Summer Safety

Summer usually means an increase in visitors to recreation facilities; this year, expect an even larger crowd as people seek out free or inexpensive recreation during this economic downturn. Now is the time to prepare: take inventory of facilities, staff and grounds to ensure guests have a safe and enjoyable experience.

Safety Committee

Before you can assess facilities and grounds, assemble a safety team to lead the charge. Many facilities rotate safety-committee members every year or at least every two years, as new faces bring new energy and eyes to policies and procedures.

Begin by reviewing last season’s accidents and incidents, as well as any “near misses,” not only to confirm all repairs have been successfully completed, but also to ensure that new policies and procedures have been implemented to thwart any repeats in the upcoming season.

Be sure to monitor ADA compliance in planning and inspections as well. At least one employee with knowledge of ADA regulations and guidelines should be a member of the committee.

In addition to reviewing safety for guests, don’t forget about employees. Since OSHA and labor laws require notices on safety and employment be posted at appropriate places where they are clearly visible to all employees (such as in offices, shops and work areas), a visual check is advised to ensure they are up-to-date.

Evaluating Employees

If your facility hires new employees for the summer months, now is the time to begin interviewing and training. As the economy is still recovering, you may find an abundance of older candidates available to fill positions for which you typically hire teenagers. Consider hiring an older candidate first, as his or her maturity and experience may be tremendous assets for operations and maintenance needs during the new season.

When hiring new employees, check his or her background information thoroughly, paying close attention to references and work history. Research criminal and civil litigation that may be in public records, as well as any certifications and education accomplishments listed on an employment application. (It’s not a bad idea to check public records for current employees, as long as you are searching records.) If an employee will handle cash transactions, a credit check is in order. You may also want to consider drug testing as part of hiring and employment policies.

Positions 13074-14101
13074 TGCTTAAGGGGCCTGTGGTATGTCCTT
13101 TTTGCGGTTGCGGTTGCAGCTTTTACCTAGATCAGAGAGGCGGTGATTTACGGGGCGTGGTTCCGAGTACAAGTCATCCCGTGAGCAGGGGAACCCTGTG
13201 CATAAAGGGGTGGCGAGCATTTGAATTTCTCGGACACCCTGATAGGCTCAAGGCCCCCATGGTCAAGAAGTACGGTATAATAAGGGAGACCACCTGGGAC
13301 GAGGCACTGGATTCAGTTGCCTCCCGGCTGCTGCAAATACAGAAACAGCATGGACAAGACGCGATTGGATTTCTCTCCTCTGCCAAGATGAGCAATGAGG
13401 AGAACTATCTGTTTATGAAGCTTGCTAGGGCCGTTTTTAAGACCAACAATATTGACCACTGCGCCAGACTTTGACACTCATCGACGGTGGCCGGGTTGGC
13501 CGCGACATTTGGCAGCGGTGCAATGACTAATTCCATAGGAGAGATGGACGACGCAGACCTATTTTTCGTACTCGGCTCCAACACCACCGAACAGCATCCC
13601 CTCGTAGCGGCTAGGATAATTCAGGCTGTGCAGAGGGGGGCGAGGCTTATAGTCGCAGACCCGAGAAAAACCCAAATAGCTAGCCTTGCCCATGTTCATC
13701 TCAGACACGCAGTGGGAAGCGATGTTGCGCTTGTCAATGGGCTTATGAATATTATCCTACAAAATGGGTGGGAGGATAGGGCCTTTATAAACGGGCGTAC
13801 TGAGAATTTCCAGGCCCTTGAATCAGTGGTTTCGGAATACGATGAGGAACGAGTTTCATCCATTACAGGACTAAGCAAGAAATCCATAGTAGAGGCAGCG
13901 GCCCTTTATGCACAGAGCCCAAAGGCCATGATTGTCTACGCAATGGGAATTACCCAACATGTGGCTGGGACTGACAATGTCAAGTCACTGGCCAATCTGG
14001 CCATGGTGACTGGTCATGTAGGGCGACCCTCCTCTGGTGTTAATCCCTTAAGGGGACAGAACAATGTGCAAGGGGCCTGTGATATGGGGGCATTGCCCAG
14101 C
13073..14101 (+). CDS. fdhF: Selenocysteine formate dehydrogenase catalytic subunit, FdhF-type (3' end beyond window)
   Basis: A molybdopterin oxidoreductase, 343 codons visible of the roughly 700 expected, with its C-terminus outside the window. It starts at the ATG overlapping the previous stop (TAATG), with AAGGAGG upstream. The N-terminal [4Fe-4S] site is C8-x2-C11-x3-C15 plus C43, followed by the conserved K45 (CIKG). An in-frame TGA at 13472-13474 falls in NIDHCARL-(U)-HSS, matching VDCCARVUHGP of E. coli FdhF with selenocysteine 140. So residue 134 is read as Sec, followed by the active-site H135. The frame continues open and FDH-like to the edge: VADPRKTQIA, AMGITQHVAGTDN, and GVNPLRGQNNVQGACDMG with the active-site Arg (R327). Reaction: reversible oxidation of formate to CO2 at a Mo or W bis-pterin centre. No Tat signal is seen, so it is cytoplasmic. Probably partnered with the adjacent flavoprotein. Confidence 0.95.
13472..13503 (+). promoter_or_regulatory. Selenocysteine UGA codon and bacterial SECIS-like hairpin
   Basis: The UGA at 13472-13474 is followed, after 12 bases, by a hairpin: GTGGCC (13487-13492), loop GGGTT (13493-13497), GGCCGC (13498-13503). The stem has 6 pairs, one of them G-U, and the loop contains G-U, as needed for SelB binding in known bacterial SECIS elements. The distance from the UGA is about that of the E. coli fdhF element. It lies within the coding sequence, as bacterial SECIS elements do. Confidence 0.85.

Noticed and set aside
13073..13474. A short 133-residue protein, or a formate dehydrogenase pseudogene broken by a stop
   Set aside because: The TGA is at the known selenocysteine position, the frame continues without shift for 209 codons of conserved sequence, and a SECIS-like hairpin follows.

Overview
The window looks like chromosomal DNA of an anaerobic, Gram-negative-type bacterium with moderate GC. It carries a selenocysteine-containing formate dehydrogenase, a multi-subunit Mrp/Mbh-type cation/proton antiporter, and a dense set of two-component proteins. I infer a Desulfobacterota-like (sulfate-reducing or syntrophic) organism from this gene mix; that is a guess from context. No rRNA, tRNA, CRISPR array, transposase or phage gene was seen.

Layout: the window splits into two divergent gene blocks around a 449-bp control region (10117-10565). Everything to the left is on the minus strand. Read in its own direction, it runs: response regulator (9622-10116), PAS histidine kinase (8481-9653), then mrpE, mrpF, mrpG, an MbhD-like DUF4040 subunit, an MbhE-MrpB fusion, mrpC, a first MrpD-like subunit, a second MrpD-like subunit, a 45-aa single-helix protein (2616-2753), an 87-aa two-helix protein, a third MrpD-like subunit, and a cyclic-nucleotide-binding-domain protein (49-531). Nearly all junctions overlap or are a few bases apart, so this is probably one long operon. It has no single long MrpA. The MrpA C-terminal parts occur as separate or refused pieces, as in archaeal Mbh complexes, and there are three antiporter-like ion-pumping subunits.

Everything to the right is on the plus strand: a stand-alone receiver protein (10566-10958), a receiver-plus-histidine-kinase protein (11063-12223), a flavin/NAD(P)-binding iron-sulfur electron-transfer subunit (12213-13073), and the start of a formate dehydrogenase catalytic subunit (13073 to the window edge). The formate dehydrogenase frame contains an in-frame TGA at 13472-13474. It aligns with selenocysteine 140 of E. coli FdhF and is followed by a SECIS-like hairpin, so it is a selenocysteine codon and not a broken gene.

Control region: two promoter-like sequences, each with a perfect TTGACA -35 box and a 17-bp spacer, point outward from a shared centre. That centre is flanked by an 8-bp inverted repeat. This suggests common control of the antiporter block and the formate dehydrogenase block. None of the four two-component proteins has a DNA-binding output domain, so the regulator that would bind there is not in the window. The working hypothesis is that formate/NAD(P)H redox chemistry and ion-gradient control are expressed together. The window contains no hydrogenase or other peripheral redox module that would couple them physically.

This may also be the perfect opportunity to evaluate the employee manuals, policies and training for full-time employees. Take time to remind current employees of safety and loss-prevention policies and procedures, including the emergency-crisis plan. It is also a good practice to address your employee trainers and update their training materials, practices and procedures for the new-hire process. Check that all current employee certifications are up-to-date, and remind staff to participate in relevant continuing-education opportunities.

Once you have squared away personnel issues, it’s time to take a thorough look at the facilities.

Maintenance Shop

Take a complete inventory of materials and supplies on hand, and compare it to last year’s normal usage; this is an effective way to start the new season-readiness process, particularly in the maintenance department.

Running short of necessary supplies not only delays work, but may cause shortcuts in repair and maintenance. For instance, an employee may be tempted to skip replacing all of the bolts and washers during a repair if the bins are running low. Avoid this by making sure items are properly stocked.

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